Are damselflies in distress?
Damselflies are evolving rapidly as they expand their range in response to a warming climate, according to new research led by the Department of Biological Sciences.
“Genes that influence heat tolerance, physiology, and even vision are giving them evolutionary options to help them cope with climate change. Other insects may not be so lucky,” says Biology’s Dr Rachael Dudaniec, lead author of the paper.
The study, published in Molecular Ecology yesterday, investigated the genetics of an insect’s capacity to adapt and survive in a changing world by looking at the blue-tailed damselfly (Ischnura elegans) in Sweden.
“Damselflies, like other aquatic insects, are faced with a dilemma given the current and unprecedented rate of global warming,” says Rachael.
“Either they perish, move elsewhere or adapt to the new environmental conditions. It’s a classic case of fight or flight.”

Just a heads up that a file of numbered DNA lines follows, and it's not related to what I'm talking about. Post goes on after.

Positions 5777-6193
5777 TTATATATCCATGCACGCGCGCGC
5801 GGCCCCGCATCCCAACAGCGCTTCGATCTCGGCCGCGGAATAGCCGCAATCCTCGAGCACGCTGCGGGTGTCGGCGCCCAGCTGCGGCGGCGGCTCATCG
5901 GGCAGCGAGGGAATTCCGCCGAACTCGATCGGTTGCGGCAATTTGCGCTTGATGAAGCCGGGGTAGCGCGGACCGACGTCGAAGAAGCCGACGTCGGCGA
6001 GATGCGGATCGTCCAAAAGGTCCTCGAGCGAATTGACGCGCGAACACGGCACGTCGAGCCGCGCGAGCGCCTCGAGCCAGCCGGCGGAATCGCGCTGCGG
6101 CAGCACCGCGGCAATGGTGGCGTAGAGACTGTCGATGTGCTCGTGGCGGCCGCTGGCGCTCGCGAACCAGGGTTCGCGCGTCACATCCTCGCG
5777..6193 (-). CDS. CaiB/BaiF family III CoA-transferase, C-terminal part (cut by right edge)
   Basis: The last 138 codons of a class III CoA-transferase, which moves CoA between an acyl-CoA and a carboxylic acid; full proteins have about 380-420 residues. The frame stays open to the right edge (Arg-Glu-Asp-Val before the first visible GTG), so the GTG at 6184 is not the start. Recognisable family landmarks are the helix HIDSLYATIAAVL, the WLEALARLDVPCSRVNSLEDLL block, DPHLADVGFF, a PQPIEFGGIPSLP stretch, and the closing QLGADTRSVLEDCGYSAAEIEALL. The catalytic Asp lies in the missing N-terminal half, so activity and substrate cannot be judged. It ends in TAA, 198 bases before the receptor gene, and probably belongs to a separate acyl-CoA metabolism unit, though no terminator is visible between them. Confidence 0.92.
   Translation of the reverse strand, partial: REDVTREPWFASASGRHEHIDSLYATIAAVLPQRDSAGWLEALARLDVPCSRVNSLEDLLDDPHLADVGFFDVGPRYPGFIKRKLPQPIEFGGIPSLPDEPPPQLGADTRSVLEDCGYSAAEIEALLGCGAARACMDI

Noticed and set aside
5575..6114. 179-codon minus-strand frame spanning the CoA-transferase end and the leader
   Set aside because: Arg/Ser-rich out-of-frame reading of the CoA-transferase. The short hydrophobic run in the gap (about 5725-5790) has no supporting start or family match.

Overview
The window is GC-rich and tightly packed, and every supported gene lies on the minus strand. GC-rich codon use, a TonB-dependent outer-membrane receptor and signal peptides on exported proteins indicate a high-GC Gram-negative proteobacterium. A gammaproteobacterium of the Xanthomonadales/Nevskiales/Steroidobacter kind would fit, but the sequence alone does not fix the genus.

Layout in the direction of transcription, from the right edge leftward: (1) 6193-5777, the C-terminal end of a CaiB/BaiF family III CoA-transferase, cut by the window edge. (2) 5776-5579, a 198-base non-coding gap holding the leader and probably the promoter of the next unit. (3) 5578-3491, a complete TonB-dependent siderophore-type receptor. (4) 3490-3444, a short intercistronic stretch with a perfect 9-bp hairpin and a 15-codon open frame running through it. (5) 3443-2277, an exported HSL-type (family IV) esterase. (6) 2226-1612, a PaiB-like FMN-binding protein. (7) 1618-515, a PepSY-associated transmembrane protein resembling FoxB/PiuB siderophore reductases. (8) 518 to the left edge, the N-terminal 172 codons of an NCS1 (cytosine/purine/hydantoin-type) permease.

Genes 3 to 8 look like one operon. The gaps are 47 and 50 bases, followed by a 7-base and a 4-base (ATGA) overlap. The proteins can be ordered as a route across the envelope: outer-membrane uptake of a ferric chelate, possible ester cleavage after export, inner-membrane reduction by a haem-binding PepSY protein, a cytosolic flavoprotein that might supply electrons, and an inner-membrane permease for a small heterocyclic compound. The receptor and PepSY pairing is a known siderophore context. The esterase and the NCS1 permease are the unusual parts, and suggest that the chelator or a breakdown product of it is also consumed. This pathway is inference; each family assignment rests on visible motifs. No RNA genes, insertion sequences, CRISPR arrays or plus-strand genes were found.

The researchers tracked the frequency of particular genes in the damselfly population as environmental conditions—such as temperature, rainfall, wind speed and tree cover— changed over their range.
They found that the species’ genes strongly responded to changes in the environment as you moved from the southern core of the species’ distribution to the northern edge of their current range.
Photo by Rachael Dudaniec.
Published 1 May 2018.